Published: Tue, January 29, 2019
Business | By Pearl Harrison

U.S. charges Huawei with fraud for violating Iran sanctions

U.S. charges Huawei with fraud for violating Iran sanctions

The indictment is available here and below.

In a separate case, the Justice Department unveiled a 10-count grand jury indictment in Seattle accusing Huawei of stealing trade secrets, wire fraud and obstructing justice for allegedly stealing robotic technology from T-Mobile US, whose majority shareholder is Germany's Deutsche Telekom AG. In response to a question, Acting Attorney General Matt Whitaker stated that the Mueller investigation is "close to being completed".

An indictment partially unsealed by the Justice Department accused Meng, Huawei, its affiliate in Iran, and a subsidiary in the United States of a long-running scheme to help banks evade USA sanctions on Iran.

Separately, China's Vice Premier Liu He is scheduled to hold two days of trade talks in Washington, D.C. starting on January 30.

Today's indictments come following reports that federal prosecutors had been investigating Huawei on allegations of trade secret theft from American companies. Meng is free in Vancouver, staying at her $4.2 million mansion with Global Positioning System monitoring, after posting bail of $10 million as she fights extradition to the face criminal charges.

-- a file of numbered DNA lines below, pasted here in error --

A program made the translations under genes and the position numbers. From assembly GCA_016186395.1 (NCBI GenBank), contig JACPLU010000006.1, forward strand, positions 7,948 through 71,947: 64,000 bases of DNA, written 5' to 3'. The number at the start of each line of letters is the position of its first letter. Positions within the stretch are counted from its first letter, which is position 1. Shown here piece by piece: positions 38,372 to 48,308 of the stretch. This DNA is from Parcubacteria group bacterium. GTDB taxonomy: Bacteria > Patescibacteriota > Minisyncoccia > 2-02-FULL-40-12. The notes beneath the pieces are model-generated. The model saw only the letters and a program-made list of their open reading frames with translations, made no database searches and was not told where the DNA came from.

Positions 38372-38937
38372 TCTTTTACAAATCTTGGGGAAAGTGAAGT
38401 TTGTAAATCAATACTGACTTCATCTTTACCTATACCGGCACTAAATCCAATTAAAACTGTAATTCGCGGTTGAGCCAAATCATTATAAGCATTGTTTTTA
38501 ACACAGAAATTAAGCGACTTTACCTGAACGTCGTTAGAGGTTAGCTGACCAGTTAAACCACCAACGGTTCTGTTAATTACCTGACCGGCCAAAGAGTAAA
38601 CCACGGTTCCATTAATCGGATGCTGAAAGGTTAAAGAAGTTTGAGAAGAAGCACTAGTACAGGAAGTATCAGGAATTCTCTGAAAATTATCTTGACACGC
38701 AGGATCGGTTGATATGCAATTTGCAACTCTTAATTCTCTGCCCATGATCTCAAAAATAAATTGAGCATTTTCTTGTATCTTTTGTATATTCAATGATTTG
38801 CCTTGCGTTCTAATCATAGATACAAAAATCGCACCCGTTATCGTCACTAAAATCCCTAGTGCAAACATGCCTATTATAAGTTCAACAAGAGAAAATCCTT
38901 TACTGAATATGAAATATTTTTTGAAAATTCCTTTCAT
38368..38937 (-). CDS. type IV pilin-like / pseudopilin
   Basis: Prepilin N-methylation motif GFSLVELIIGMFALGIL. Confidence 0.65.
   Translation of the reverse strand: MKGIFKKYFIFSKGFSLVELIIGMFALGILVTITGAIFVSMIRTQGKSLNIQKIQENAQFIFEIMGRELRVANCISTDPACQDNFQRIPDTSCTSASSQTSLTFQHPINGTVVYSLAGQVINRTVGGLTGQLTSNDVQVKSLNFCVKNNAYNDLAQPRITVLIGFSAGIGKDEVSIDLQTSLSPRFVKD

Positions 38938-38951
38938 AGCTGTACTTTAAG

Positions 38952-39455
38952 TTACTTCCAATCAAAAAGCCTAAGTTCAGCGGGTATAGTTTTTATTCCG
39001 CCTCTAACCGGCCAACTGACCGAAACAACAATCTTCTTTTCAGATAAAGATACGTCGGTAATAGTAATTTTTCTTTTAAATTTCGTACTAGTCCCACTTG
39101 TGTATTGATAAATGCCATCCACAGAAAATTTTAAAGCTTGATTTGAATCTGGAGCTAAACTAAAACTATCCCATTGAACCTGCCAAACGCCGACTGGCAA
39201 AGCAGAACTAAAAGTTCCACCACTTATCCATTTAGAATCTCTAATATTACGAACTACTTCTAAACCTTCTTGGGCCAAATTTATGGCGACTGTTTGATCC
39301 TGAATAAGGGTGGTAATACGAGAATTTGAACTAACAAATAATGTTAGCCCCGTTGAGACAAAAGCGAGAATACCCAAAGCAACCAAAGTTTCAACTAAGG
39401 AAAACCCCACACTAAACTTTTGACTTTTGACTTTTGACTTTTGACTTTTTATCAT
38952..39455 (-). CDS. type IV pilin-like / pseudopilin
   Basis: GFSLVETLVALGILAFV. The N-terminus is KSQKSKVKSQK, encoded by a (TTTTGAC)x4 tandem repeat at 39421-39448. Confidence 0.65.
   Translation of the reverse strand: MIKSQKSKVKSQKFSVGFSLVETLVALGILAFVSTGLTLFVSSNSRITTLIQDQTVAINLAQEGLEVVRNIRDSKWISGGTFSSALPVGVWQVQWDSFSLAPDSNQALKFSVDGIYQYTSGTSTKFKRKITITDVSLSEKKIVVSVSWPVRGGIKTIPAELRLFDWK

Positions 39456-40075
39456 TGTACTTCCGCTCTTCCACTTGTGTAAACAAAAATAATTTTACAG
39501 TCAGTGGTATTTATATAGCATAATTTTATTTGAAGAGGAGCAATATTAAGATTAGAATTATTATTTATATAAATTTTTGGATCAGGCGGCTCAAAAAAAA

Her arrest enraged China, which responded by arresting two Canadians on national security grounds. Further, as part of an investigation in the Eastern District of New York, Huawei and its USA subsidiary are charged with conspiracy to obstruct justice.

Engadget has contacted Huawei for comment.

They claimed that Huawei had sold its stake in Skycom - a sale the US alleges was " appear as an arm's-length transaction between two unrelated parties, when in fact Huawei actually controlled the company that purchased Skycom".

He said that he is concerned about Huawei devices in US telecommunications networks.

Skycom, which is based in Hong Kong did business in Iran on behalf of Huawei, he alleged.

Secretary Nielsen said that Huawei's behaviour wasn't "just illegal but also detrimental to the national security of the US" and that the United States would "not tolerate a regime that supports terrorism". Meng's arrest sparked outrage in China, which called for her immediate release and condemned the move as a USA - led effort to thwart the telecom giant and constrain China's global ambitions.

"As part of this scheme to defraud", alleges the DOJ press release, "Meng allegedly personally made a presentation in August 2013 to an executive of one of Huawei's major banking partners in which she repeatedly lied about the relationship between Huawei and Skycom".

The Huawei Technologies Co. logo is displayed at an event in Beijing last week.

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